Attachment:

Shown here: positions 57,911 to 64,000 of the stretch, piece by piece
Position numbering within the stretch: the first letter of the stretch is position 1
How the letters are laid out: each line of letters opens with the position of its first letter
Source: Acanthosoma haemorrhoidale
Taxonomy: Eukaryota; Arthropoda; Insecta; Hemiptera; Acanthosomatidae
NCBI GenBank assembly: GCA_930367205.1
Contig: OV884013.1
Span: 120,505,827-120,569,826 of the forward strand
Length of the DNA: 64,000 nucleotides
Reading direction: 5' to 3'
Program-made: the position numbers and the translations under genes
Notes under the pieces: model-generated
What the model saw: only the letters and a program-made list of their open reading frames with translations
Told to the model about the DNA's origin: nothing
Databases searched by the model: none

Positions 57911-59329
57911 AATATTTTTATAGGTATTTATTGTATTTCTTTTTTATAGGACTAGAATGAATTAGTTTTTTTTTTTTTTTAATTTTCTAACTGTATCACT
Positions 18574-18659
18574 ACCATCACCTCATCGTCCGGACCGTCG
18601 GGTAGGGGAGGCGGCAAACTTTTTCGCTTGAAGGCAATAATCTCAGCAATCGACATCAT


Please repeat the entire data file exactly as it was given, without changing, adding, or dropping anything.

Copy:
Shown here: positions 57,911 to 64,000 of the stretch, piece by piece
Position numbering within the stretch: the first letter of the stretch is position 1
How the letters are laid out: each line of letters opens with the position of its first letter
Source: Acanthosoma haemorrhoidale
Taxonomy: Eukaryota; Arthropoda; Insecta; Hemiptera; Acanthosomatidae
NCBI GenBank assembly: GCA_930367205.1
Contig: OV884013.1
Span: 120,505,827-120,569,826 of the forward strand
Length of the DNA: 64,000 nucleotides
Reading direction: 5' to 3'
Program-made: the position numbers and the translations under genes
Notes under the pieces: model-generated
What the model saw: only the letters and a program-made list of their open reading frames with translations
Told to the model about the DNA's origin: nothing
Databases searched by the model: none

Positions 57911-59329
57911 AATATTTTTATAGGTATTTATTGTATTTCTTTTTTATAGGACTAGAATGAATTAGTTTTTTTTTTTTTTTAATTTTCTAACTGTATCACT
Positions 18574-18659
18574 ACCATCACCTCATCGTCCGGACCGTCG
18601 GGTAGGGGAGGCGGCAAACTTTTTCGCTTGAAGGCAATAATCTCAGCAATCGACATCAT